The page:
This design is different from many units which use a single interface to handle both LAN & WAN traffic, so performance should be better.
Note that internal switch port 4 is not externally available.
As this is a USB device, the easiest way to add a serial port is to connect a USB-to-serial adapter cable, either directly to the onboard USB port or through a standard USB hub. Kernel drivers are provided for a few of the most common USB-to-serial adapters.
However, if you have installed OpenWrt, you will have noticed that two serial ports (/dev/tts/0 and /dev/tts/1) are already being detected by the kernel. These are internal to the unit, but lack a level-converter (a chip such as the MAX3232 will do the trick) and external connectors to bring them outside the box. The two internal serial ports do not provide RS232 handshaking signals; they do provide serial data in both directions.
2 serial ports in a 2×5 (10-pin) block near front of board, console on ttyS0 at 115,200 baud. No hardware flow control available. Pins are arranged in exact configuration for addition of an IDC-10 ribbon-cable connector. Unfortunately Linksys did not put one there so you will have to add your own. The signal from the WRT board is 3.3 Volt TTL however, so you cannot simply wire to a standard RS-232 connector as they operate at 12 Volts. You will need a circuit to convert the 3.3 Volt signal to a level that is usable by a host.
115,200 baud, 8-n-1, none
console root shell
9,600 baud, 8-n-1, none
When soldering to these connections, particularly pin 5, you need to apply quite a lot of heat. If you can, applying an iron to each side of the board helps.
See Serial Console for discussion on wiring up serial ports. Possibly the easiest way is with a USB-serial adapter with 3.3V levels, such as the FTDI TTL-232R-3V3. This terminates in a standard 1/8“ stereo jack, which makes for a neat external interface. Alternatively, a mobile-phone cable such as the DKU-5 can be easily modified to terminate in a stereo jack.
You have to cross TX and RX wires from the plug to the WRT board.
wiring diagram examples:
Note: When selecting the audio jack, make sure that the threaded end is long enough to poke through your case and still be able to attach the nut that secures it. Many common stereo plugs are for use with a thin metal faceplate and do not have sufficient depth of thread. The one pictured above is from Altex Electronics part number 502K, vincentfox reports that an identical part is available from Fry's/Outpost.com, Mfg Philmore, part number 504K.
No JTAG header is available. However, all basic pins are present on test points.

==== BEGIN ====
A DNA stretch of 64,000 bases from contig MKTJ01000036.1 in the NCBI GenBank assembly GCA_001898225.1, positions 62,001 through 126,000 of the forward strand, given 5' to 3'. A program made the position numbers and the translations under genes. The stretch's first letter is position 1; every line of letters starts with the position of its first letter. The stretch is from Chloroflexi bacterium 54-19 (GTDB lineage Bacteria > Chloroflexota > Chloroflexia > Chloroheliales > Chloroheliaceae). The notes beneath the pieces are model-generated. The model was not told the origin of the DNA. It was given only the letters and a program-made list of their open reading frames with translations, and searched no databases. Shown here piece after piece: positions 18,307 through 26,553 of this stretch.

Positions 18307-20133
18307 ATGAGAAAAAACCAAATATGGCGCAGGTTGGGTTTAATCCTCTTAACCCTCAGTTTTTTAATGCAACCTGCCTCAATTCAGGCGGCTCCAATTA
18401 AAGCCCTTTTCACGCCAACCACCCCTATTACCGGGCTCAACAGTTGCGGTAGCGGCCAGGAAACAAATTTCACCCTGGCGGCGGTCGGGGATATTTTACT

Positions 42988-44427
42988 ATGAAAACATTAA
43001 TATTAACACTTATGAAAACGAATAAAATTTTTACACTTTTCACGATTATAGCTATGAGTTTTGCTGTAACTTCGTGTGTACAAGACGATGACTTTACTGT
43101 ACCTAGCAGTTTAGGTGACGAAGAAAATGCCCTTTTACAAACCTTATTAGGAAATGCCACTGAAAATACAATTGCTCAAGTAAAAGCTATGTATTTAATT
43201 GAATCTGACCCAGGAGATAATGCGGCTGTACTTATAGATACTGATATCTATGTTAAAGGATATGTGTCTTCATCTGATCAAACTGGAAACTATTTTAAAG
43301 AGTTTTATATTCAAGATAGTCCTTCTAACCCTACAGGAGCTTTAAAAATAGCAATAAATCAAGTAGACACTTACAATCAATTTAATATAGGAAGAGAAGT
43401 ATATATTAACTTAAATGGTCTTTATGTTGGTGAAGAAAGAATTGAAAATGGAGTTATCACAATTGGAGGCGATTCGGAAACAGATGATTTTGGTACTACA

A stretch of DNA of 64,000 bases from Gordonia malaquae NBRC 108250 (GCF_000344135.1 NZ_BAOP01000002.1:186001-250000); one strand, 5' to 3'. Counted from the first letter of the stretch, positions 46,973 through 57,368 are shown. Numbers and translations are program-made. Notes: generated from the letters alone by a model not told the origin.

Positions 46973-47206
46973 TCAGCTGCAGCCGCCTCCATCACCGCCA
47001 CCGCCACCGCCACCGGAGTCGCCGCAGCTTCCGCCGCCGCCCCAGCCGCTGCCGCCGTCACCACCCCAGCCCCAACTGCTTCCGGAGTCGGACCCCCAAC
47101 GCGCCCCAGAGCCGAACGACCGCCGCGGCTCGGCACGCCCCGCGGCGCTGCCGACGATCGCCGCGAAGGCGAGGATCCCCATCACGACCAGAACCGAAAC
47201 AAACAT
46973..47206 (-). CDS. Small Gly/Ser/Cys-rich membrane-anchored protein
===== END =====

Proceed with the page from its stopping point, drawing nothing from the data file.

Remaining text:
SRST and TRST haven't been identified, but ignoring them doesn't prevent JTAG from operating.
Be warned that soldering or probing on test points is fairly tricky. If you are using a cheap unbuffered cable, you only need to solder 5 wires since you won't be using Vcc line.
Both Xilinx and Wiggler cables should work - see JTAG Cables.
HairyDairyMaid's debricker is working, but currently requires /skipdetect and instrlen:8 options since the 4704 isn't in the list of supported processors. The 28F640J3 flash in the SL is in the known parts list of the debricker.
The board has tracking and mounting holes for a stacked dual-USB port, although it is only a single port is fitted. As an alternative to adding an external USB hub, remove the existing unit, and substitute with a dual. Stacked dual-USB port can be scavenged from an old/dead motherboard.
You'll need to cut an extra hole in the case, but with care, this can be done in just the sidewall, avoiding the lid.
Further USB 1.1 ports
There is a theoretical method (no attempts actually made) to add 3 more USB ports, but they are limited to being USB1.1, as the relevant pads for USB2.0 are not routed out from under the USB hub chip. In the image below, the blue dots are the existing USB2.0 traces to the socket, the yellow arrows are the untracked pads necessary for USB2.0, and the red dots are the necessary connections for the extra 3 potential USB1.1 ports. Obviously, the 0V and +5V connections will need to be made somewhere for each port as well, and some care will need to be taken to ensure the source can supply enough current.
RAM upgrade to 64 MiB is possible by soldering the 20 missing resistors and a adding second 32 MiB chip. Noted in the Links section as having been done using a Micron MT46V16M16 which is pin-compatible replacement for the Hynix.
It is likely that by replacement of original RAM chip with a 64-meg one like Micron MT46V32M16, plus a second one at the unoccupied position, the memory could be upgraded to 128 megs.
The LED10 location at front of board contains no LED. Perhaps it is usable for something. But it does not appear to be connected directly to a GPIO pin as a voltmeter shows nothing when cycling all GPIO lines.